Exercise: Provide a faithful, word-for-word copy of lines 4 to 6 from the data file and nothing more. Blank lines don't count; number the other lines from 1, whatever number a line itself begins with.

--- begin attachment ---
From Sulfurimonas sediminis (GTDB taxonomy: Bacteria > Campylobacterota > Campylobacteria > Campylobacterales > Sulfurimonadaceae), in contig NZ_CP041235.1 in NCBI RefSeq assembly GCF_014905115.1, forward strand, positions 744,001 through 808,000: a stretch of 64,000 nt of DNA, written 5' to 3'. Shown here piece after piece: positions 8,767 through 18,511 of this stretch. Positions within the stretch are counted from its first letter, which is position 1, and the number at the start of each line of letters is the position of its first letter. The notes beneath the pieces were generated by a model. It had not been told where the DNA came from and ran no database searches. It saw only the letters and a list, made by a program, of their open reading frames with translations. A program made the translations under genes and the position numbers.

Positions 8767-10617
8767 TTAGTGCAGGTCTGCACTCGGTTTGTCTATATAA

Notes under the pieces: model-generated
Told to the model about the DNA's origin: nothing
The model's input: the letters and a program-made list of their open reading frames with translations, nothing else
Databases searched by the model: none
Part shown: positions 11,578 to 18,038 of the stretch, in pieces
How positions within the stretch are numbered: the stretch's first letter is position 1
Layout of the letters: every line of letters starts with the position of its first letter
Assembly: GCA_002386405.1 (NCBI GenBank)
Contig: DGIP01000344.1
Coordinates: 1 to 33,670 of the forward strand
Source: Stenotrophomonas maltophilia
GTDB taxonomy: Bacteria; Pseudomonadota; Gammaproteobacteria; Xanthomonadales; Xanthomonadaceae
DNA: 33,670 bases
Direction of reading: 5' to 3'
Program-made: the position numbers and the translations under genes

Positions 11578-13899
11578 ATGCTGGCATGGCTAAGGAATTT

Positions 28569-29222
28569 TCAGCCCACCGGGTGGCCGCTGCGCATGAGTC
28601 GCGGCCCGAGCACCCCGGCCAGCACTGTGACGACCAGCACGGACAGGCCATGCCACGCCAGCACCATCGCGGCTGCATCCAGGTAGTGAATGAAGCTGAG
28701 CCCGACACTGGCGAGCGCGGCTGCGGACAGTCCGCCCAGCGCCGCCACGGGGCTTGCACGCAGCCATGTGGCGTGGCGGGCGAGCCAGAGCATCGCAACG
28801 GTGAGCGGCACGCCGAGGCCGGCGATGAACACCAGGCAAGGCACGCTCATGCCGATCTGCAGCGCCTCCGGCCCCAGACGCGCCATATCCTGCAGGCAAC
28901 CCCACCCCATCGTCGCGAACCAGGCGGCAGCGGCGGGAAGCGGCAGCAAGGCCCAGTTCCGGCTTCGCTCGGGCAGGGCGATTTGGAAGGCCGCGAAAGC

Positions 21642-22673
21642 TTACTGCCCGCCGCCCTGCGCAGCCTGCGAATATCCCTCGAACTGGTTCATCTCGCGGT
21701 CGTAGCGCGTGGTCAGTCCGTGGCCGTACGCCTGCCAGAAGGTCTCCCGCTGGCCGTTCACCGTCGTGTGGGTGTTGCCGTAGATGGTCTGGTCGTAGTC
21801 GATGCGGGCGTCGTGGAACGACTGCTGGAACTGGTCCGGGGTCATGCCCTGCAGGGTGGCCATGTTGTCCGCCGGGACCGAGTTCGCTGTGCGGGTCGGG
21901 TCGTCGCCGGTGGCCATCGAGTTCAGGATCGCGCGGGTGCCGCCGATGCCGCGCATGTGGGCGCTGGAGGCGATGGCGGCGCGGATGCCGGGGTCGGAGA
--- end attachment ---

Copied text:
Notes under the pieces: model-generated
Told to the model about the DNA's origin: nothing
The model's input: the letters and a program-made list of their open reading frames with translations, nothing else